“ABSOLUTELY! The NFL is a small league, and it’s filled with (sycophants), bad people attracted to it because of money and/or prestige, and people that can’t handle the truth. I’m a very blunt, direct, and exclusively honest person to begin with, so it’s really easy for me to say the things that I do. I firmly believe them and am passionate about our business. Some guys might rip me for being anonymous, but I am not independently wealthy enough to be blackballed from my chosen profession because a bunch of rich elitist (jerks) or delusionally uninformed people can’t handle the truth of what I’m saying, so that’s why I have to remain anonymous. However; if I were to round up every scout with 10-plus years of experience and beyond that’s not a sell-out or a (sycophant), I’d bet at minimum a few month’s pay that they would agree with and support no fewer than 98% of what I’m saying. There really should be a scout union, and because the owners would be terrified of such a thing and never let it happen, at the very least there should be some kind of scout council at league meetings. We have zero voice in this entire process, and that is beyond ridiculous and unacceptable.”

More tomorrow.

Examining NFL Teams’ Reliance on College Production

It’s been my theory that scouting has changed in the last 10 years, with more of a focus on what happens off the field and less on pure production. In other words, despite what scouts and executives love to say, the NFL Combine and pro days are more important than ever, and 40 times, media buzz and ‘it factor’ are a bigger part of draft day than ever.

This really came home to me a few weeks ago when I was having lunch with a scouting friend of mine. When I started discounting many of this year’s top picks as one-year wonders, he countered that the player I suggested as alternates were also  one-year wonders. That got me thinking: do teams really value the kind of production and staying power they used to value? It’s something I wanted to take a look at, but how do you measure such a thing?

I wanted to try, so I gave my intern, Griffin Rice, this project: take the top 50 picks from 2017 and put them alongside the top 50 from 10 years ago (2008), and give me a line about the season before their last season in college (for the ’17 draft, 2015; for the ’08 draft, 2006). In other words, I wanted to see what kind of resume they’d accumulated before catching fire, becoming a ‘star’ in the eyes of the media, and possibly riding the hype train to first-round status. I had him put it all in a spreadsheet, and this is what came out of it (sorry, it’s a pay link). My goal — determine how many ‘one-year wonders’ made it to the first round this year, and compare it to the totals from 10 years ago.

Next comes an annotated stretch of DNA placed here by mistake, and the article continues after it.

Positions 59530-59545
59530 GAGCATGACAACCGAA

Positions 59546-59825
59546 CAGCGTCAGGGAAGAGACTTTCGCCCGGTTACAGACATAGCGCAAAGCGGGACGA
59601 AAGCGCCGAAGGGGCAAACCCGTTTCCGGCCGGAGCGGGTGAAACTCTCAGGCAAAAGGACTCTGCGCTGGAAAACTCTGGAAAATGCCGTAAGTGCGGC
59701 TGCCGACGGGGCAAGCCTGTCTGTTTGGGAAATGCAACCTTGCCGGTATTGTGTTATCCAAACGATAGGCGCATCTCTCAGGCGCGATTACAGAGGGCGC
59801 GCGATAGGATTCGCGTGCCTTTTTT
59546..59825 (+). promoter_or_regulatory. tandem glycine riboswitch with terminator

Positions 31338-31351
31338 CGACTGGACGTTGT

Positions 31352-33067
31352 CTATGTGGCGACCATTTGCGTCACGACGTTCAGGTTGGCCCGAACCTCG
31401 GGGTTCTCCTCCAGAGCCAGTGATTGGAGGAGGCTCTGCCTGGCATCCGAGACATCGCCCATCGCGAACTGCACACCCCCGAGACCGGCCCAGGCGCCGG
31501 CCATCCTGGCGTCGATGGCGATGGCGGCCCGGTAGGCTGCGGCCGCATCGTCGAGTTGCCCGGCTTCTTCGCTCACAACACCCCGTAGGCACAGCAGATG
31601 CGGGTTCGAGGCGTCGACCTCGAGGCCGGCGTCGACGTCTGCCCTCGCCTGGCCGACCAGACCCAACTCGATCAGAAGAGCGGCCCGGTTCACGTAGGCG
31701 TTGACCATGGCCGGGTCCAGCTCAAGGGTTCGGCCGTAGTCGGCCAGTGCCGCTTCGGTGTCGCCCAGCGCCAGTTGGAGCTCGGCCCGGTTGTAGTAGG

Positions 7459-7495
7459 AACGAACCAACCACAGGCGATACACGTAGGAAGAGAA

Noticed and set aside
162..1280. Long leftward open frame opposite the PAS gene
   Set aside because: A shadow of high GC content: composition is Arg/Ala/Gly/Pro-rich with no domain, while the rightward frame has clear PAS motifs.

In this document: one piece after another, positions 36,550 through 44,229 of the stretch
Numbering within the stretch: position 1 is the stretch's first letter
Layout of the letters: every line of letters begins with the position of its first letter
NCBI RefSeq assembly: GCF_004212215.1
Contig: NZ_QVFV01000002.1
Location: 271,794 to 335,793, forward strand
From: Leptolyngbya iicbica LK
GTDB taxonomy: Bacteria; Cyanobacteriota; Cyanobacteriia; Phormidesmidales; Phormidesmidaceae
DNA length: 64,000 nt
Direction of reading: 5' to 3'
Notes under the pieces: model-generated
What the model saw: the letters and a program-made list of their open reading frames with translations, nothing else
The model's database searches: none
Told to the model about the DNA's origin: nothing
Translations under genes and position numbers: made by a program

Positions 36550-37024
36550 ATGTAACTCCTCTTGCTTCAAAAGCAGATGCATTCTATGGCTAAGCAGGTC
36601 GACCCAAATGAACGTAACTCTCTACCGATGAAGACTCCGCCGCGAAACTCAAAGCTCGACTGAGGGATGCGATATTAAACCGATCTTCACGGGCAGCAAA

My conclusion: to get drafted in the first round 10 years ago, it was pretty simple. You had played at least two straight seasons in good health, at the same position where you were drafted. You had started every game for two years, no questions asked. Also, you might have come from a small conference or a lesser school, but you were highly decorated there. Finally, in most cases, you had four seasons of college football under your belt.

These days, all bets are off. Here are a few thoughts:

  • More and more top picks might have arrived at school with a nice pedigree, but they just don’t have a lot of experience (and certainly far fewer games started) before having a big season that vaults them into the draft discussion (and often, into the draft).
  • Program means way more, too; Ohio State players just seem to be tinged with gold as teams seem to value Urban Meyer’s eye for talent more. The same could be said for Michigan and Jim Harbaugh.
  • Of course, there are more juniors to choose from, which tilts selection in the direction of less experience and fewer honors (and more projection on the part of scouts). Ten years ago, 29 seniors went in the first 50 picks versus only 18 last year.
  • The biggest revelation, however, is the number of players with less than 10 games started the year before their last college season. That’s evident in the grid we assembled. Again, you can find that at ITL.

Based on these criteria, I would argue that, due to health or inexperience, 14 players who went Top-50 this spring would never have been picked so high 10 years ago: Bears QB Mitch Trubisky (1/2); Bengals WO John Ross (1/9); Saints DC Marshon Lattimore (1/11); Indianapolis SS Malik Hooker (1/15); Broncos OT Garrett Bolles (1/20); Falcons DE Takkarist McKinley (1/26); Cowboys DE Taco Charlton (1/28); Browns TE David Njoku (1/29); Steelers OB T.J. Watt (1/30); Saints OT Ryan Ramczyk (1/32); Panthers WO Curtis Samuel (1/40); Colts DC Quincy Wilson (1/46); Ravens OB Tyus Bowser (1/47); and Bucs SS Justin Evans (1/50).

Granted, the nature of football has changed, and colleges have followed the NFL in using a much more aggressive rotation system (especially at running back and on the defensive line), and that affects things. What’s more, the players that would have stuck around four years in the past leave early these days. Still, the change of philosophy in favor of risk has been, to me, unmistakeable.

 

A Look at College ‘Scouting’ Positions

This week, ITL’s Danny Shimon compiled a list of the Directors of Player Personnel or Directors of Football Operations at all FBS schools. We’ve never compiled such a list before. We did this because, most often, these are the coaches that are working with scouts when they come through, and usually the point men for coordinating pro days. In other words, these are valuable positions for young men aiming to build a network of NFL contacts that they can parlay into a job in the league.